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How to define the best GASB 75 dates for your agency. It’s not as simple as you might think.

J. Richard Hogue, FSA, MAAA, EA

Actuaries spend a considerable amount of time discussing how best to define the measurement and valuation dates. There are some important factors that employers and their auditors need to consider. This topic becomes particularly important when a government agency changes actuaries.

Three important dates under GASB 75

  1. Financial reporting date – normally the last day of the employer’s fiscal year

  2. Measurement date – The date as of which the net OPEB liability is measured. For GASB 75, it may be the employer’s fiscal year end or any date consistently applied which is not earlier than the employer’s prior fiscal year end. (For GASB 74, which sets the standards for OPEB plan reporting, the measurement date must be the plan’s fiscal year end. While not required to be the same, certain complexities are likely to arise if the employer’s measurement date under GASB 75 is not the same as the measurement date for the plan under GASB 74).

  3. Valuation date – The date as of which an actuarial valuation is performed and is restricted as follows for employer reporting:

    1. it must be as of a date that is no more than 30 months and 1 day prior to the employer’s fiscal year end, and

    2. it must not be more than 24 months after the prior valuation date

Significance of the Measurement Date

Of these three dates, it’s the measurement date that needs the most attention by the government agency since it will affect when the actuary can finalize the information required for GASB 75 reporting. The measurement date is considered an accounting principle and is restricted by the first sentence of paragraph 74 of GASB 62 which states “The presumption that a government should not change an accounting principle may be overcome only if the government justifies the use of an alternative acceptable accounting principle on the basis that it is preferable.”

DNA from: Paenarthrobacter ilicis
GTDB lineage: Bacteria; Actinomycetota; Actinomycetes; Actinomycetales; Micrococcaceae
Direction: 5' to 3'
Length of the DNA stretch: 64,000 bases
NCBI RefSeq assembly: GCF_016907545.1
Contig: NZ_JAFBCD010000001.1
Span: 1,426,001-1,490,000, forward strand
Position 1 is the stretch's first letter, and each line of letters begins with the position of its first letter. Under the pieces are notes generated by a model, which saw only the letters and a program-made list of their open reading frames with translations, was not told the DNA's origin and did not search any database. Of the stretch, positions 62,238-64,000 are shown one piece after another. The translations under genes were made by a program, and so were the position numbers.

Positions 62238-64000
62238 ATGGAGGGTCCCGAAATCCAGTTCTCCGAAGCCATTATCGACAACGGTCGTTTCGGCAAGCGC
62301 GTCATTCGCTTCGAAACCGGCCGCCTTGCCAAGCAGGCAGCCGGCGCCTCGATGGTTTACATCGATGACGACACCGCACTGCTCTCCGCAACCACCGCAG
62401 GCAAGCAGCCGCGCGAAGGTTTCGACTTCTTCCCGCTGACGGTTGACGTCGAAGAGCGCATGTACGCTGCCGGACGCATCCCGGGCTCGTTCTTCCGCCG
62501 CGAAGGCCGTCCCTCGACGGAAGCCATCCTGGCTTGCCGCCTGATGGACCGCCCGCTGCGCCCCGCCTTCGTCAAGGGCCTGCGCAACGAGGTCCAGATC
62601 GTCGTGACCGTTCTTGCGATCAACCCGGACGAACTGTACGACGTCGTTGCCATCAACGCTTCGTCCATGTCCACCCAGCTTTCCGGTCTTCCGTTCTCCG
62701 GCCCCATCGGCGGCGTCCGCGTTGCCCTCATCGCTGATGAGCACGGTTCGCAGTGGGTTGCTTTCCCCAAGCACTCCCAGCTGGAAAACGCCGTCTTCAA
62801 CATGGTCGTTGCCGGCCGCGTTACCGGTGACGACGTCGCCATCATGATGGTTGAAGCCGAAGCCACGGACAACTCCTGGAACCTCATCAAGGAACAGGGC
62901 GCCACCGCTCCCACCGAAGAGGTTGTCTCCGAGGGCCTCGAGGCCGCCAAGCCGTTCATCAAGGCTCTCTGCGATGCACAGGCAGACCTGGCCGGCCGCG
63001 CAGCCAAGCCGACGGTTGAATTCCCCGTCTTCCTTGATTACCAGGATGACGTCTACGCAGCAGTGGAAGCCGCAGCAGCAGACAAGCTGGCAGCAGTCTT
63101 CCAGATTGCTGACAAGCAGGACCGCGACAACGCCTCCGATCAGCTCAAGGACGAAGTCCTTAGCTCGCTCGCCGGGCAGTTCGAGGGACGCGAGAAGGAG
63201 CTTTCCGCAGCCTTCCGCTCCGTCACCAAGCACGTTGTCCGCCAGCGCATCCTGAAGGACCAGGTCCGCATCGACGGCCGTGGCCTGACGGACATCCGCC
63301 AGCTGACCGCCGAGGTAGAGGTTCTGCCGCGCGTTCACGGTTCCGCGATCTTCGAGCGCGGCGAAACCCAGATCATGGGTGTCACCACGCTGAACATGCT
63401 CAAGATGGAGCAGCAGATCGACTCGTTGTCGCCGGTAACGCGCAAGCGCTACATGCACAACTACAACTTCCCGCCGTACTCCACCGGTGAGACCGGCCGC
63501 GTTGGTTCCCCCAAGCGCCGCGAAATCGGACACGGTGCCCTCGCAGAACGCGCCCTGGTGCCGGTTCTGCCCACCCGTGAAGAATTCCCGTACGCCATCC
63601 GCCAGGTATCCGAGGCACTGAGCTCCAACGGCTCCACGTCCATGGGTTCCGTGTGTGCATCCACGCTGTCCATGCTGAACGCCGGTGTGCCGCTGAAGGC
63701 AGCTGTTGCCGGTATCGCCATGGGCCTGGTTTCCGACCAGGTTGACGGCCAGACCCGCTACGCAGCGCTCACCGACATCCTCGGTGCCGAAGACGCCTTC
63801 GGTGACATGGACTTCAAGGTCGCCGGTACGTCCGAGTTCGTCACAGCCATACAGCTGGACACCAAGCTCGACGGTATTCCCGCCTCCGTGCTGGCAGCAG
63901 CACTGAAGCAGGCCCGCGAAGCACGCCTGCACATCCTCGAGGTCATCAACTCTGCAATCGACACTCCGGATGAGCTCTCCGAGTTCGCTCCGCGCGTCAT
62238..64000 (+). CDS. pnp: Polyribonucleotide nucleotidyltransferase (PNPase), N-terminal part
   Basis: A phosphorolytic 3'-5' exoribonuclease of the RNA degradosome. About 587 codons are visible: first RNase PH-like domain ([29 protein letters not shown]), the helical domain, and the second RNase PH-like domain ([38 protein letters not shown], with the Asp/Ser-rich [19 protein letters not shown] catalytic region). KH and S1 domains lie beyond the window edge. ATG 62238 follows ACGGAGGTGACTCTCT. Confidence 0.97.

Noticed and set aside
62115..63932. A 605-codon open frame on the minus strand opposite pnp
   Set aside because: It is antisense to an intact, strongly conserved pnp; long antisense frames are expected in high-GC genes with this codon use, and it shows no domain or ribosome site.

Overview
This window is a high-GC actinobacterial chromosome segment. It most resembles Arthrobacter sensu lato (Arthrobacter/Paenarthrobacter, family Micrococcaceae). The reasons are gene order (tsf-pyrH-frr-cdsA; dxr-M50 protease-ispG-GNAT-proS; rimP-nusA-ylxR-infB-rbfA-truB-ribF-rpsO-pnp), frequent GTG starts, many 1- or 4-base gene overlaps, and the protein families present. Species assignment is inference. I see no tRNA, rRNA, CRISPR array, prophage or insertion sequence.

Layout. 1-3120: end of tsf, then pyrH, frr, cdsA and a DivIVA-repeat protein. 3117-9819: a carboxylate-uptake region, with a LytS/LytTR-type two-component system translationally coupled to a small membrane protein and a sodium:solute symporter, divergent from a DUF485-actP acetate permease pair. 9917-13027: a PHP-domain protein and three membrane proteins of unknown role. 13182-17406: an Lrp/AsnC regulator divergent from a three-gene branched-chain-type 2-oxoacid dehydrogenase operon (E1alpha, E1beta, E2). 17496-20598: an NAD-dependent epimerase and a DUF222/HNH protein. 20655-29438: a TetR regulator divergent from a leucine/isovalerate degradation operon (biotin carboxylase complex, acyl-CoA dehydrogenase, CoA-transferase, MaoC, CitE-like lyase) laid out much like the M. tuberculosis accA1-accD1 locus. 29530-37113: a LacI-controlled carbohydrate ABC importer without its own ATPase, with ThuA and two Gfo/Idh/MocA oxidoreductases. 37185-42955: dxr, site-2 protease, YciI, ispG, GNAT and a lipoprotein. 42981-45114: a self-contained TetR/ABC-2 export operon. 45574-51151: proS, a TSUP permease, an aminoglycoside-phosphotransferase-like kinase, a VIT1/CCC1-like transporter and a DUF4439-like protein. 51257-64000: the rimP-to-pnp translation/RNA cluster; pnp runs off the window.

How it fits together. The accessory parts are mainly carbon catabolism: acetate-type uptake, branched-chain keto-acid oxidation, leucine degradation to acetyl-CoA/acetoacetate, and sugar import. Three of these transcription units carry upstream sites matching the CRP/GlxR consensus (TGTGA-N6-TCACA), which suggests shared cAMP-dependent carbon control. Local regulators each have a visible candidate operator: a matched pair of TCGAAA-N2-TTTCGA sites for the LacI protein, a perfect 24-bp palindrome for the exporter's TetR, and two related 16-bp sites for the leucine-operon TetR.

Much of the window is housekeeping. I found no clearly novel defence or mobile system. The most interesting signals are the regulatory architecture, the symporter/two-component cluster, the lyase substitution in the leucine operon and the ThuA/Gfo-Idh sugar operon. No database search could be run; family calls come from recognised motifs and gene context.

If the measurement date for the FYE 6/30/20 financial statement was 6/30/19, it would be acceptable to use a 6/30/21 measurement date for the FYE 6/30/21 financial statement because it would result in reporting more current information. Had the measurement date for the FYE 6/30/20 financial statement been 6/30/20, it would not be acceptable to use a 6/30/20 measurement date for the FYE 6/30/21 financial statement as this would result in reporting less current information than the prior year. The following chart illustrates this:

Feel free to contact me for a brief discussion on this topic. Visit GASB’s website for the GASB 75 statement.

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Post Retirement Primer

What are FASB ASC 715-60 and GASB 75 and how do these OPEB accounting standards relate to post retirement healthcare benefits

Most employees covered by some form of employer-sponsored healthcare plan.

As you know, most employees are covered by some form of employer-sponsored healthcare plan. In most cases, the coverage ceases when the employee terminates employment (to be more precise, when the COBRA extended coverage ceases). Some employers, however, continue to cover those retirees who have satisfied certain predetermined requirements, such as age 55 with 15 years of service with the organization.

What Are Other Post-Retirement (OPEB) Benefits?

They are benefits other than pension distributions such as:

  • Retiree health insurance
  • Life insurance
  • Deferred compensation
  • Other types of “other” benefits such as vision or dental coverage
definition of other post employment benefits

FASB ASC 715-60 and GASB 75: Accounting standards for post retirement healthcare plans

These are accounting standards that define the manner in which the expense and liability for post retirement healthcare and other non-pension benefits must be recorded for financial statement purposes. The Financial Accounting Standards Board issued FASB ASC 715-60 which applies to private sector employers. The Governmental Accounting Standards Board issued GASB 75 which applies to government agencies. They are referred to below as accounting standards.

Accounting standards generally require the cost of post retirement healthcare benefits to be accrued over the employee’s working lifetime.

The accounting standards generally require the cost of post-retirement healthcare benefits to be accrued over the working lifetime of the employee. Prior to the accounting standards, such cost was usually recorded on a pay-as-you-go basis. As an example, if an employer sponsored a self-funded plan and a retiree incurred a $1,000 covered healthcare expense, such expense was recorded on the company books in the year the hospital or doctor bill was paid by the plan.